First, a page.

For near maximum loads in a gas operated rifle, I prefer 4895 to 4064 as it appears that 4895 is more likely to burn consistently with heavier (165 grain & up) bullets. 4064 is a classic powder, but to get the best out of it the handloader needs to pay greater than average attention to his load development- particularily with near red line loads, & also watch lot to lot variation. In a bolt action rifle, as typically handloaded, it is (IMHO) likely that powders in the class of IMR 4350 or IMR 4831 will produce near optimum results with most hunting class bullets. Bob


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Old September 21, 1999, 08:02 PM   #4
Art Eatman
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My father started loading 4895 in his sporterized Springfield sometime in the late 1940s that I know of. I started loading for the '06 in 1950, and use 4064 for 150-grain and heavier bullets; 3031 for the 110-grain or lighter bullets.

I've never been able to tell the general difference in his group sizes and mine. Deer keep falling down as though they can't tell the difference.

By a few reloader books, the 4064 will allow about 100 ft/sec more than the 4895 with the 150-grain bullet. I recall this is even more so with heavier bullets...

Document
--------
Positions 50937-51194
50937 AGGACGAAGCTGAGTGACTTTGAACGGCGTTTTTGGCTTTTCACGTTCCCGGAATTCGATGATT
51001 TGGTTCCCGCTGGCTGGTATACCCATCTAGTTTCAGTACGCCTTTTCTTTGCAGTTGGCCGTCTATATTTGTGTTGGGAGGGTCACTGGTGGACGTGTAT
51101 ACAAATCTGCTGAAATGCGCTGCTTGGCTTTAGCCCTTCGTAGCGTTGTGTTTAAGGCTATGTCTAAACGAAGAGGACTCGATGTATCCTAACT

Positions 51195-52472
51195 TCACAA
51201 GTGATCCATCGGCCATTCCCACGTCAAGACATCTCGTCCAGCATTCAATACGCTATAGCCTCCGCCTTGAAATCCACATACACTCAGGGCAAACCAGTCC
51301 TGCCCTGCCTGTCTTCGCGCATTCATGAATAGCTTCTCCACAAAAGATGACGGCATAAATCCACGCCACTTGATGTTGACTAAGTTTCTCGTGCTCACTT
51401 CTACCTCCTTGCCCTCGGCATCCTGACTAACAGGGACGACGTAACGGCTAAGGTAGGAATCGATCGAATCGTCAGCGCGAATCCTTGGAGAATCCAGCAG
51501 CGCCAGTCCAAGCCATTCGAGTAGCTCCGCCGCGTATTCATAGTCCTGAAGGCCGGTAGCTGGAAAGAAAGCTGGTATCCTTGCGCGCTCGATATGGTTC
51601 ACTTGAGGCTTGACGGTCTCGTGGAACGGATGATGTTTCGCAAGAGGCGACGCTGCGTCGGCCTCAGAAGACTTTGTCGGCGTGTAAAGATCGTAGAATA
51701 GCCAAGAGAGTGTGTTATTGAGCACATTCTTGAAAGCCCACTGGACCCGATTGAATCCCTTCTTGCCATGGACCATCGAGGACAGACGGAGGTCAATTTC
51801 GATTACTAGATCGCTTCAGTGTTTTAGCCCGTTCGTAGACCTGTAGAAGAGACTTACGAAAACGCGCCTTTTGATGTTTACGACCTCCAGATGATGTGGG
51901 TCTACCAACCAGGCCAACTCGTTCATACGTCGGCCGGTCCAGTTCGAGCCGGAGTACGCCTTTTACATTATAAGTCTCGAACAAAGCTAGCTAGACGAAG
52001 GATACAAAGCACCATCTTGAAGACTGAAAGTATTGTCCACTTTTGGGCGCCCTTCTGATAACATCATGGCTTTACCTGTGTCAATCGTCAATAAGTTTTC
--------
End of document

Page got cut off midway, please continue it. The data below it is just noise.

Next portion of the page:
Now, this is all bolt-action. I concur as to guns like the Garand and 4895...

FWIW, Art
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Old September 21, 1999, 09:45 PM   #5
Colduglandon
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Thanks for the input. I think I will give 4895 a try in my Garand. Coincidentally I just saw it on special in a catalog this month. I have tried 3031 with good results in 30-30. So so in 7.62x39

[This message has been edited by Paul Morceau (edited September 21, 1999).]
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Old September 22, 1999, 02:56 PM   #6
Joefo
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Paul, don't use the 4350 powder in your Garand. You have to use a faster powder or you will bend or break the operating rod. I can't find it right now but I had a chart showing what powders you can use in the Garand. I use 3031, 4895, and Varget.

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Old September 23, 1999, 07:32 AM   #7
Peter M. Eick
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I would like to offer some experimental/antidocial test results between the two powders. I use both in my M1A SM and NM rifles with c-34 primers, federal 308 GM brass and 168 seirra BTHP. The difference between the SM and the NM M1A's is 1 in 10 vs 1 in 11 inch twist rifling (if memory serves). Both are douglas barrels. All testing is 20 rnd targets at 100 and 200 yards off a bench.